How to grow potatoes in pots and have a constant supply

Growing potatoes in pots is an excellent way to cultivate this versatile vegetable even if you have limited space or no garden at all. With the right containers, soil, and care, you can enjoy a constant supply of fresh, homegrown potatoes throughout the growing season. This article will guide you through the process step-by-step, covering everything from selecting the right containers to harvesting your bounty.


Potatoes are a staple in many diets worldwide, prized for their versatility and nutritional value. Growing potatoes in pots not only saves space but also allows you to control the growing conditions more effectively. Whether you’re a beginner gardener or have some experience, this method can yield satisfying results with proper planning and care.

Step 1: Selecting the Potatoes

The first step in growing potatoes in pots is selecting the right seed potatoes. These are specially grown potatoes meant for planting rather than eating. Choose certified disease-free seed potatoes from a reputable garden center or online supplier. Varieties suited for container gardening include Yukon Gold, Red Pontiac, and fingerling potatoes.

Step 2: Choosing the Containers

Select containers or pots that are large enough to accommodate the potatoes’ growth. Each seed potato will require approximately 5 gallons (about 20 liters) of space to grow properly. Containers should have drainage holes to prevent waterlogging, which can lead to root rot. Fabric grow bags, plastic pots, or even recycled containers like buckets can work well for growing potatoes.

Step 3: Preparing the Potting Mix

Potatoes thrive in loose, well-draining soil. Prepare a potting mix suitable for containers, such as a blend of equal parts potting soil, compost, and perlite or coarse sand for added drainage. Fill the containers about one-third full with the potting mix.

Step 4: Chitting the Potatoes (Optional)

Chitting is the process of allowing seed potatoes to sprout before planting to encourage faster growth. Place the seed potatoes in a cool, dry place with indirect sunlight for a few weeks before planting. This step is optional but can lead to earlier and more uniform sprouting.

Step 5: Planting the Potatoes

Plant the chitted or unchitted seed potatoes in the prepared containers. Place 2-3 seed potatoes in each container, spacing them evenly apart. Bury the seed potatoes about 4 inches deep in the soil mix, ensuring the sprouts (if chitted) are facing upward.

Step 6: Watering and Sunlight

Water the potatoes thoroughly after planting to settle the soil. Place the containers in a sunny location where the plants will receive at least 6-8 hours of sunlight daily. Keep the soil consistently moist throughout the growing season, but avoid overwatering, which can lead to rotting.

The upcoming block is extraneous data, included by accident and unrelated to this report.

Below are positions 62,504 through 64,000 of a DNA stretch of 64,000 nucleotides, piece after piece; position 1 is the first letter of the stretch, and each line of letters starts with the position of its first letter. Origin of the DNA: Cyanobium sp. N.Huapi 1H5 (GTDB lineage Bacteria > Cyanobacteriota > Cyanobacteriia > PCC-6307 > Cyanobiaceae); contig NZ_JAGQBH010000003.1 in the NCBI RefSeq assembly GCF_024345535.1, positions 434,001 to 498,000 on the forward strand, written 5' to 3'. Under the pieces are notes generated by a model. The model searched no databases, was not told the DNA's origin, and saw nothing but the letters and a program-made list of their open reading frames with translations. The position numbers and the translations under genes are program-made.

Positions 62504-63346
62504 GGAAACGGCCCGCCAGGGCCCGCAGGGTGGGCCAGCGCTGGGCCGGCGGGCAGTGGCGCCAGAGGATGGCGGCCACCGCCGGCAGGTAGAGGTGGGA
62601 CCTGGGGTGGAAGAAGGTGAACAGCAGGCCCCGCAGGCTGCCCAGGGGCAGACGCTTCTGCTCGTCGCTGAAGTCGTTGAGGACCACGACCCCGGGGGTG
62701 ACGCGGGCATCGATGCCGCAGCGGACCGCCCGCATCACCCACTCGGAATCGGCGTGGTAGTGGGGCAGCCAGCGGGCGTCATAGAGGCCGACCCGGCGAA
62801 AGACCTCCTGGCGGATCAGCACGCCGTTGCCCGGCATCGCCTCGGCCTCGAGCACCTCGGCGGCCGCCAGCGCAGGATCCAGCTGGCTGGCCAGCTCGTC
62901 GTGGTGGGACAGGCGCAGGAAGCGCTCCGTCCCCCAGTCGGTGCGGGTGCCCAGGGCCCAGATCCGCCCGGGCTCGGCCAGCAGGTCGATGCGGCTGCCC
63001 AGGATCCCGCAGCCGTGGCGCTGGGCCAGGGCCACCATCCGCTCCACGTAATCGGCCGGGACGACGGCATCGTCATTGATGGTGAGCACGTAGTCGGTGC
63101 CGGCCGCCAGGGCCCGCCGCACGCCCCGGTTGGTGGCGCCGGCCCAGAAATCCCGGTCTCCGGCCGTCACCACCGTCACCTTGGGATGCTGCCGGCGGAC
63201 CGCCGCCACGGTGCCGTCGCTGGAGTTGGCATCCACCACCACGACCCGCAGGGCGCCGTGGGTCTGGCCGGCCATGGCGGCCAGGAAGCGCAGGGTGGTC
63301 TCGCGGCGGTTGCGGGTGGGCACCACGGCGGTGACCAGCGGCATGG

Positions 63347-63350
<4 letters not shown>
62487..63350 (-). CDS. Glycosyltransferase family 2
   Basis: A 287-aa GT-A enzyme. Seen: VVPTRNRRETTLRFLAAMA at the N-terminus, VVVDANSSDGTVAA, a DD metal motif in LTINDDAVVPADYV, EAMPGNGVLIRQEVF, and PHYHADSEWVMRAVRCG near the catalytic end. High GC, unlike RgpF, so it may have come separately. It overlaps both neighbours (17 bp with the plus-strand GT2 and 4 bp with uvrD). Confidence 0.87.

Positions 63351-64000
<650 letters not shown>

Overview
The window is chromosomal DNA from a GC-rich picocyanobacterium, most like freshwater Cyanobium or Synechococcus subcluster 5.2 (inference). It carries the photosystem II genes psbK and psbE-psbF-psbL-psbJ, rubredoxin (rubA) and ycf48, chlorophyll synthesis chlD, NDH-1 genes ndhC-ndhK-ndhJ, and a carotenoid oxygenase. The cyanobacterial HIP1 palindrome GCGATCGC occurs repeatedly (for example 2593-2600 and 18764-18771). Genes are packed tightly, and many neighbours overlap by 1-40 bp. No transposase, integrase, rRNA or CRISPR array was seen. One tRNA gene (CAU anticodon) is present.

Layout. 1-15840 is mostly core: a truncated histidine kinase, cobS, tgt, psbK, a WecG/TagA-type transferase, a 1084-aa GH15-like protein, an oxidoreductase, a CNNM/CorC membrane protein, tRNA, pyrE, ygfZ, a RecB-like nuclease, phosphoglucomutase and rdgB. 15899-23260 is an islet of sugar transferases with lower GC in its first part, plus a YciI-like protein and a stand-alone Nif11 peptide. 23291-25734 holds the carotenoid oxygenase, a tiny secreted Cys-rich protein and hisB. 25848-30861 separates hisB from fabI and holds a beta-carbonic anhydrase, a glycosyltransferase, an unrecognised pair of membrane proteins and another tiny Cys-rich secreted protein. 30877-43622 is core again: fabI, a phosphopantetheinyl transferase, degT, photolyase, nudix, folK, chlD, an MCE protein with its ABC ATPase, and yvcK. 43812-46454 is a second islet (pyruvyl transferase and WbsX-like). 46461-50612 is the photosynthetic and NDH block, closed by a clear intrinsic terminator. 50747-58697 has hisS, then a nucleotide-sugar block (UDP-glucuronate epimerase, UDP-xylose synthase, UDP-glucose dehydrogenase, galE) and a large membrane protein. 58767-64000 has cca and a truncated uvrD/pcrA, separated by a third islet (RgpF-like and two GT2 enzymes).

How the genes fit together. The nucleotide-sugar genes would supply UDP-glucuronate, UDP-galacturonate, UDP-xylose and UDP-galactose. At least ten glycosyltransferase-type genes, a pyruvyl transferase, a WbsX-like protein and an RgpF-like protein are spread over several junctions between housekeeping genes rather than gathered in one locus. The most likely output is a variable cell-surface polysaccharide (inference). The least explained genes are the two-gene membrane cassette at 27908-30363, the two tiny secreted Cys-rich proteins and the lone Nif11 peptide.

Step 7: Hilling the Potatoes

As the potato plants grow and reach a height of about 6 inches, begin hilling them. Hilling involves mounding soil around the base of the plants to cover the lower stems and any exposed tubers. Repeat this process every few weeks as the plants continue to grow, ensuring only the top few inches of foliage remain exposed.

Step 8: Fertilizing

Potatoes are heavy feeders and benefit from regular fertilization. Apply a balanced fertilizer or organic compost around the plants every 4-6 weeks to provide essential nutrients for healthy growth and tuber development. Avoid high-nitrogen fertilizers, as they can encourage excessive foliage growth at the expense of tuber production.

Step 9: Managing Pests and Diseases

Keep an eye out for common potato pests such as aphids, potato beetles, and fungal diseases like late blight. Monitor the plants regularly and take appropriate action if any issues arise. Use organic pest control methods whenever possible to minimize chemical exposure.

Step 10: Harvesting the Potatoes

Potatoes are typically ready for harvest 10-12 weeks after planting, depending on the variety and growing conditions. Harvest new potatoes by gently digging around the base of the plant and removing tubers as needed. For mature potatoes, wait until the foliage dies back and turns yellow. Carefully dig up the potatoes using a garden fork or shovel to avoid damaging them.


Growing potatoes in pots is a rewarding gardening experience that allows you to enjoy a continuous supply of fresh, flavorful potatoes throughout the growing season. By following these steps and providing proper care, you can successfully cultivate potatoes in containers regardless of your gardening space. Whether you’re growing potatoes for culinary delights or simply enjoying the process of gardening, this method offers a convenient and productive way to grow your own food at home.

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